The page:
How to fix Boot BCD startup errors on Windows PCs
I was greeted by a Recovery error message the other day when I powered up a PC running Microsoft's Windows 10 operating system. The recovery screen stated that "Your PC/Device needs to be repaired. The Boot Configuration Data for your PC is missing or contains errors".
The PC shut down properly the day before and the whole thing was mysterious. The Recovery screen suggested to use recovery tools or contact a PC administrator or the PC/Device manufacturer for assistance.
Read on to find out how I repaired the PC and how you can do it as well.
Boot BCD startup errors
Boot problems related to the BCD come in many different forms. Here is a short list of error messages that Windows may throw during boot:
- Your PC/Device needs to be repaired. The Boot Configuration Data for your PC is missing or contains errors
- There was a problem with a device connected to your PC. An unexpected I/O error has occurred.
- Your PC needs to be repaired. The Boot Configuration Data file doesn't contain valid information for an operating system.
- Windows failed to start. A recent hardware or software change might be the cause.
One common denominator is that the Recovery screen references the file \boot\bcd.
Cause of BCD related startup errors
The error can be a result of (among other reasons):
- An unexpected shutdown.
- Bluescreen or other errors that require a restart.
- Data corruption.
- Failing hard drives.
- BCD file corruption or misconfiguration.
- Malicious software.
What is BCD?
Boot Configuration Data (BCD) was introduced in Windows Vista by Microsoft. It replaced the boot.ini file in Vista. The BCD holds important boot-related information including the list of the available operating systems.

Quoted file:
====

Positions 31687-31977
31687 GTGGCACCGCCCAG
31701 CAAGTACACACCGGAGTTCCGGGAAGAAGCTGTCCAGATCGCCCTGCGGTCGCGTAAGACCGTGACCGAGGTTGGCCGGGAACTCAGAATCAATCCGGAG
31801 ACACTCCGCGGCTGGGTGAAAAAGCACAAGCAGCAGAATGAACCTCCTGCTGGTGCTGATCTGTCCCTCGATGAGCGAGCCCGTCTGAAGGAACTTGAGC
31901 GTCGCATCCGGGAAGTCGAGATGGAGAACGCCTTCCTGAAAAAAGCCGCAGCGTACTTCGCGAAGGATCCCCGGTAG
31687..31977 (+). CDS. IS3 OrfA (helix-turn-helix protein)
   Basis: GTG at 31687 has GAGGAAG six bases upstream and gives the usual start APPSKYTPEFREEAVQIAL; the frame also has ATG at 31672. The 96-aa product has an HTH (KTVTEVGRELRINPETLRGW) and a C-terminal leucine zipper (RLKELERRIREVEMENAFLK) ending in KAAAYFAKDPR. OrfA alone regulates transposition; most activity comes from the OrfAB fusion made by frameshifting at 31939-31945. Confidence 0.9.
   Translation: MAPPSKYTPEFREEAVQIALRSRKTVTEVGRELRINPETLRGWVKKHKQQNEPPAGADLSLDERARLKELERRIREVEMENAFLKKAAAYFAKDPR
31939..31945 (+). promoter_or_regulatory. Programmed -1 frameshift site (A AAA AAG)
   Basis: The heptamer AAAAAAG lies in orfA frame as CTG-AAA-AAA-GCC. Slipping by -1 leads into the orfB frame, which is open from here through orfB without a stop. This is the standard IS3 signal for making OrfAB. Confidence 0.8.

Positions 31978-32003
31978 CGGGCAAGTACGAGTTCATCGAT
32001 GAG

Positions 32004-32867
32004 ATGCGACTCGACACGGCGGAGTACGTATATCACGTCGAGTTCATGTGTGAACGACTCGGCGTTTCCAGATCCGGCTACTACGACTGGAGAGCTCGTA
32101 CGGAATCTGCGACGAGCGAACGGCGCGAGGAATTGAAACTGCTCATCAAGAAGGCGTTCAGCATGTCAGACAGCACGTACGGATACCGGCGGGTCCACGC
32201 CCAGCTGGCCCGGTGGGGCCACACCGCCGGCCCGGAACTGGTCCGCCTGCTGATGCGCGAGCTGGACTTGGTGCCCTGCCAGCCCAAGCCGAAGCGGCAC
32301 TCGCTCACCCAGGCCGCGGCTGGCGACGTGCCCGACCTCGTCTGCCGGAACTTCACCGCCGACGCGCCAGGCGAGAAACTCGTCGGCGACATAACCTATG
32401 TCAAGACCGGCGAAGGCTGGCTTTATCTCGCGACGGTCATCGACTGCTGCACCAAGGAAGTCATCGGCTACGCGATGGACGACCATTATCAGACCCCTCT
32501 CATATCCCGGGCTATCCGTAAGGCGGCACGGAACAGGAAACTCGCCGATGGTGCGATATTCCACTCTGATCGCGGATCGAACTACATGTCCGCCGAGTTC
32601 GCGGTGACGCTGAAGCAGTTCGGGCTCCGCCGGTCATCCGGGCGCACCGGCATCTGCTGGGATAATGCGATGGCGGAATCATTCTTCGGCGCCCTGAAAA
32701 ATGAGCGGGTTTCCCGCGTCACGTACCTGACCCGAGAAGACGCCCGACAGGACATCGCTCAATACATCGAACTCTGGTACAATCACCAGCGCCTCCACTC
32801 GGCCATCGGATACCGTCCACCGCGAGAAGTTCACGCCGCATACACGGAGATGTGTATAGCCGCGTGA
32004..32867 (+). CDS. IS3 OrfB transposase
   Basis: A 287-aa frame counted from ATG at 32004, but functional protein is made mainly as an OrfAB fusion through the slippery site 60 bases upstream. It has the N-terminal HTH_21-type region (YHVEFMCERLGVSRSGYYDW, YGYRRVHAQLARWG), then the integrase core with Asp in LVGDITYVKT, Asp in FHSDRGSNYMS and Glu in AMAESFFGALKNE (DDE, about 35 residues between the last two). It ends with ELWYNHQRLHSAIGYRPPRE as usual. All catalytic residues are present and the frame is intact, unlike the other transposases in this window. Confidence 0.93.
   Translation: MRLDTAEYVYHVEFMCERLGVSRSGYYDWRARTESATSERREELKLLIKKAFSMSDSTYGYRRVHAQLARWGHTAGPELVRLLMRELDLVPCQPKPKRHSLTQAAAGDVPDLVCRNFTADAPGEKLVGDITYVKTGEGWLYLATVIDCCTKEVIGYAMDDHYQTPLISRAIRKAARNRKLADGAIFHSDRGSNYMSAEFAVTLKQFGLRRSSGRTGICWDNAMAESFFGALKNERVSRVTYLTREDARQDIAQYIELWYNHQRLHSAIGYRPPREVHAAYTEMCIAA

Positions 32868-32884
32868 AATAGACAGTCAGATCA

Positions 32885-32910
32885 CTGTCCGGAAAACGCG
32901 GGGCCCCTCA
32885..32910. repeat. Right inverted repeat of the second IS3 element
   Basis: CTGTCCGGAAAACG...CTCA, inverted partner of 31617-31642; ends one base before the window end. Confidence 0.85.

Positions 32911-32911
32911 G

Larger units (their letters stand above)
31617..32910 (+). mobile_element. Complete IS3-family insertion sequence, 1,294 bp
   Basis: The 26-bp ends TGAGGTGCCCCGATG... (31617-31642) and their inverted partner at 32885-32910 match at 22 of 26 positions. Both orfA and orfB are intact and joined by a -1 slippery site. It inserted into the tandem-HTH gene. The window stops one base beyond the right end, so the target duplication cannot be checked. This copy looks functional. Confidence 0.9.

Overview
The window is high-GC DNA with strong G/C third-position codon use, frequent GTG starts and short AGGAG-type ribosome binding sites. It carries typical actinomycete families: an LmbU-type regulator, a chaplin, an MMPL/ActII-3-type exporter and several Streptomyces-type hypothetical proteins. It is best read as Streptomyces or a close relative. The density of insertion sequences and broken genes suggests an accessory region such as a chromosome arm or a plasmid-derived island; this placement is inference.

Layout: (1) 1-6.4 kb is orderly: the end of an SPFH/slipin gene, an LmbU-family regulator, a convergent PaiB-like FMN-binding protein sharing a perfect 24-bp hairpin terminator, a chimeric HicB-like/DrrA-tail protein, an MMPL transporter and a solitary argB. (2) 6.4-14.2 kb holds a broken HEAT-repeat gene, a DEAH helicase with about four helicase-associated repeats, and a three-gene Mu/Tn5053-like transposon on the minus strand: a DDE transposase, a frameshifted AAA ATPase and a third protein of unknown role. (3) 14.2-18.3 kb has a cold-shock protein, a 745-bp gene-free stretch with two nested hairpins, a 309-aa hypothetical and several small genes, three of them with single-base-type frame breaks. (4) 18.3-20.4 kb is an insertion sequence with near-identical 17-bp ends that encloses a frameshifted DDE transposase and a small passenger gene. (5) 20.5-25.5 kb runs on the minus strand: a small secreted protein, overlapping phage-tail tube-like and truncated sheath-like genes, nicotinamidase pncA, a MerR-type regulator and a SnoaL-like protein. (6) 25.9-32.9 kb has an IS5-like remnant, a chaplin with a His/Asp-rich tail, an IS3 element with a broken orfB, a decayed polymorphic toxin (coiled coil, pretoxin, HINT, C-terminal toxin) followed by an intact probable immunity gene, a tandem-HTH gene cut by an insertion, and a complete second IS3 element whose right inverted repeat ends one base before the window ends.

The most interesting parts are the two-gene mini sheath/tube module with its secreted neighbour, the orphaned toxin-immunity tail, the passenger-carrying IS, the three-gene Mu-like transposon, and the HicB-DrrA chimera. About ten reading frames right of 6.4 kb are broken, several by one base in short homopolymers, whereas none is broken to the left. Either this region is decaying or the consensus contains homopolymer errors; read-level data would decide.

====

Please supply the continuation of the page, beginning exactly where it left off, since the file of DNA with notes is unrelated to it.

In short, it stores vital boot information required to start Windows. If the BCD is missing, corrupt or altered, Windows may not start properly anymore but display the Recovery screen at the top.
Fixing BCD issues if you cannot boot
All issues described above have in common that you cannot boot into Windows anymore. You cannot use tools like the Visual BCD Editor to correct the issue on the affected machine because of that as you cannot boot into Windows anymore.
Generally speaking, it is required that you boot into the advanced startup (Windows 10 or 8.1) or system recovery options (Windows 7) and run several commands from the command prompt there.
If you do have Windows installation media, you can use it to boot from and access the recovery options.
Windows 10 users can download media from Microsoft instead.
Step by Step guide
- Insert the installation media into the PC. Connect the USB Flash Drive to the computer or put the DVD into the DVD drive.
- Find out how to access the BIOS/UEFI of the machine. This should be displayed during boot. Common keys are F1, F12 or DEL.
- Change the boot order so that the computer boots from the USB or DVD drive before it boots from internal hard drives.
- Click next on the first screen of setup. That screen should highlight the installation language and keyboard.
- Select Repair your computer on the next screen.
- When the "choose an option" menu opens, select Troubleshoot.
- Select Advanced options.
- Select Command Prompt. This opens a command prompt interface.
- Run the following commands one after the other:
- bootrec /fixmbr -- This option writes a MBR to the system partition but does not overwrite the system partition in the process. It fixes MBR corruption and issues with non-standard MBR code.
- bootrec /fixboot -- This options writes a new boot sector to the system partition. Fixes damaged boot sectors, non-standard boot sectors, and issues caused by the installation of earlier Windows operating systems (pre-Vista). Ignore any error that may come up.
- bootrec /rebuildbcd -- This options scans all connected hard drives for Windows installations. If it finds additional installations, prompts you to add them to the BCD Store. Windows should pick up the installed operating system. Make sure you add it to the BCD store. Select (a) for all during the prompt, or add installations individually instead.
- Exit the command prompt window.
- Restart the PC to find out if the repair was successful.